PaidContent has an interesting interview with PBS.org Senior VP, PBS Interactive and Education Cindy Johanson regarding the site’s deployment in January of Google AdSense ads. For one thing, PBS plans to enable sponsored links on “certain content sites” in coming weeks and months as a means of generating revenue. It also wants to expand sponsorship opportunities.
The AdSense ads are running only on top-level aggregation/index pages, such as its Life and Culture section. From the looks of the ads, though, the sponsored links don’t seem to be especially targeted. Today, the Life and Culture index page links to Tickle.com’s ubiquitous personality quiz, AzHomeBiz.com’s call for at-home teachers, and a Chatterbean quiz about “what type of mom you really are.” I’m not sure how this relates contextually to Cory Booker’s Mayoral race in Newark, an aspiring playwright or people’s worship congregations (the stories featured on the page)
Johanson stated, “…as the lines blur between broadcast and the Internet, PBS has been very careful about when and how we introduce and implement revenue-generating initiatives such as sponsored links. We are approaching this in a way so as not to conflict with PBS’ non-commercial nature or jeopardize the trust that so many users associate with PBS and our member stations across many platforms.”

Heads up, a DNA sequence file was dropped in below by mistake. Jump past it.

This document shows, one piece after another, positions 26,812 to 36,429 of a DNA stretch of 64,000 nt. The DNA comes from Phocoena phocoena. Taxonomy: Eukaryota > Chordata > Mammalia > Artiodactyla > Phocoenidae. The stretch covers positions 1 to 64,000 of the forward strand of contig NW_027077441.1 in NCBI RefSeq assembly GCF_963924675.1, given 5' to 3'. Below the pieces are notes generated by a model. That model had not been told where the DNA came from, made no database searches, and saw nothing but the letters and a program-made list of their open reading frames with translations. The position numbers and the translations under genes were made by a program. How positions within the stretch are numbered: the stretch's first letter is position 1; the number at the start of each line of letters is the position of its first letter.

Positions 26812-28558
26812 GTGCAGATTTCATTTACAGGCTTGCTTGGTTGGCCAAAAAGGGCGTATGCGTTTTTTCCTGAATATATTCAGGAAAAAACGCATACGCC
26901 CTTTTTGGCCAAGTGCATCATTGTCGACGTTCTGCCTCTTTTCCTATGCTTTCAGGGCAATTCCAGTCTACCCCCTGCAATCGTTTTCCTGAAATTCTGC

Evidently only a handful of users have contacted them with questions or concerns.
PBS is measuring changes in user traffic to sponsored sites and pages, CTR, user feedback and financial return.
This year, 154 million consumers shopped over the long holiday weekend, an increase of 3 million from last year
Emotion can be very powerful when trying to reach an audience, and it can be boosted by linking it with the way memory affects human behaviour. How can all of this apply to the demanding mobile audience?
With social media reach and engagement rates having dipped so precipitously over the last year or so, paying to play is the only option for most brands now.
Digital (and in our case search and content) data holds the keys to marketing success.